Nina Cassells

Screen Shot 2018-09-23 at 17.18.13.png

Nationality: British
Living in: London, UK

A couple months before I joined WYSE I visited a school in Kibera, Kenya and after talking to the teachers, saw how girls were missing school because of their periods. Menstrual cups are rarely spoken about even though their financial and environmental benefits are huge, I saw an opportunity where I could bring these products to the schools in Kenya and provide them with a solution to this issue. It was WYSE that gave me the confidence to actually pursue this idea. I was lucky enough to meet Victor on the course, the founder of a youth charity in Kenya called Garden of Hope. Even though I was just 17 at the time, he believed that I could carry out this project successfully and provided me with links in Kenya to help Project Period become a reality. 

On average, girls who can't afford sanitary products will miss two months of school, and those who can have to constantly rely on external organisations which hinder their independence as young women. Our aim was to give these girls a sustainable solution to help them take control over their bodies and their futures. Education is key for young adults living in slums, such as Kibera, to improve and grow their lives. For girls, attending school is made harder by the fact they don't have the tools to handle their menstruation so are forced to stay at home. Over this time they are missing crucial hours of school which could impact their future. The menstrual cup is a reusable product that lasts up to 10 years, providing it is cared for correctly. Not only does this lead to a reduction of waste caused by disposable sanitary products, but also lifts the financial burden of having to buy products every month. A menstrual cup gives girls the responsibility every woman should have over their own body.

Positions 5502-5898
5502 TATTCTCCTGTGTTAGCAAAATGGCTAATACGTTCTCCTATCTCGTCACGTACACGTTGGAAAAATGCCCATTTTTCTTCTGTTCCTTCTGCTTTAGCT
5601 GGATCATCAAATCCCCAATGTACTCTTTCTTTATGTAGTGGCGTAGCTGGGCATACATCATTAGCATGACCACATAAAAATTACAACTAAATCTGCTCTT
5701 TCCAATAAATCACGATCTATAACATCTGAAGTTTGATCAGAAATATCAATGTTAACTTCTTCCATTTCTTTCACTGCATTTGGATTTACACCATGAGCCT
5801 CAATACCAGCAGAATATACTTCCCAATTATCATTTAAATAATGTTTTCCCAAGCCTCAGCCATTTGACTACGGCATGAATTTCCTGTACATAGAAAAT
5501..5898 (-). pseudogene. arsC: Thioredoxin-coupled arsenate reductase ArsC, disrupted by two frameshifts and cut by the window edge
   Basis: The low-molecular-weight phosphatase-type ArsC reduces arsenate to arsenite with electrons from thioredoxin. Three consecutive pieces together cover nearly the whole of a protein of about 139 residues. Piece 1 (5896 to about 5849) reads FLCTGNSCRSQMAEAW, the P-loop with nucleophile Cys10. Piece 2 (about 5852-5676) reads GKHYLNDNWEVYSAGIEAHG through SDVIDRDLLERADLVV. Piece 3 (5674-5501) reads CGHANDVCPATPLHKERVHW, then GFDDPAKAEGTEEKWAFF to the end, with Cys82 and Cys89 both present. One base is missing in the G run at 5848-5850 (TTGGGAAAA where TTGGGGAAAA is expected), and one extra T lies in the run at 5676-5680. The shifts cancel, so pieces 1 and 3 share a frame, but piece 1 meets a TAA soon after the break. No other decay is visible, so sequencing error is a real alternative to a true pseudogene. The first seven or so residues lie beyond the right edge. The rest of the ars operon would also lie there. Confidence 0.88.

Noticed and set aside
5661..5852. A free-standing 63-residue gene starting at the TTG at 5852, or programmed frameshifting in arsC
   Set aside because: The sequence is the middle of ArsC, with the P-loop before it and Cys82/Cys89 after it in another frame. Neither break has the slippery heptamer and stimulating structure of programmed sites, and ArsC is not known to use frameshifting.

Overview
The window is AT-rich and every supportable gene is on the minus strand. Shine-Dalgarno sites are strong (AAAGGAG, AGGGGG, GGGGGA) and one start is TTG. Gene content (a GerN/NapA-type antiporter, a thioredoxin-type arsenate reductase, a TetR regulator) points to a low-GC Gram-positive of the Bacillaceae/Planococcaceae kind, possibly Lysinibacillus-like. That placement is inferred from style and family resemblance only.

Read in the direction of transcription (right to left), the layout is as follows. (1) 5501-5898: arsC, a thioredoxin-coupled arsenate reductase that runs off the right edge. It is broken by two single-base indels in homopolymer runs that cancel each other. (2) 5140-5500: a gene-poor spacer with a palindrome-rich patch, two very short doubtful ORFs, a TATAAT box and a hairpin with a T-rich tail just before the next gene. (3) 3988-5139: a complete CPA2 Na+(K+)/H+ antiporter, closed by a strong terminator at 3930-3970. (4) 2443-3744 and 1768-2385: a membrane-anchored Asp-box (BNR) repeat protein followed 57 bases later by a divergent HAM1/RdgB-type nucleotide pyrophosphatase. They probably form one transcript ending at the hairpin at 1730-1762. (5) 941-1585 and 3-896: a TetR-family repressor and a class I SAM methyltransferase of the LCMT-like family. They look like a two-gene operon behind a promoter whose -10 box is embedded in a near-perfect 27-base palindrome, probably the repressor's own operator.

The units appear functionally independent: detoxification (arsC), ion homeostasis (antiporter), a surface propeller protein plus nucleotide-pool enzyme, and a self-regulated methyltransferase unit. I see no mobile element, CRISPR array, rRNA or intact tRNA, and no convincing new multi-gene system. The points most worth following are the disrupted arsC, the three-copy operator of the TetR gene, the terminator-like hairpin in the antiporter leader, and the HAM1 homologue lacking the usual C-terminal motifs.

Project Period is made up of a team of five 18 years olds. We spent 10 months fundraising, discussing and coordinating a trip to Kenya in which we give 200 menstrual cups to 7 different schools and deliver workshops for the girls to feel more comfortable talking about periods. In Kenya especially, periods are a taboo subject and aren't generally talked about amongst peers. During the workshops we got the girls to discuss when they started their periods and their feelings towards menstruation in small groups with one Project Period team member per group. We saw it was important for them to hear each others experiences in order to create a space in which their menstruation is welcomed and celebrated. We felt if we could give them a tool that made them feel liberated from charity donations, this would give them the confidence to be independent and succeed.

John Cummings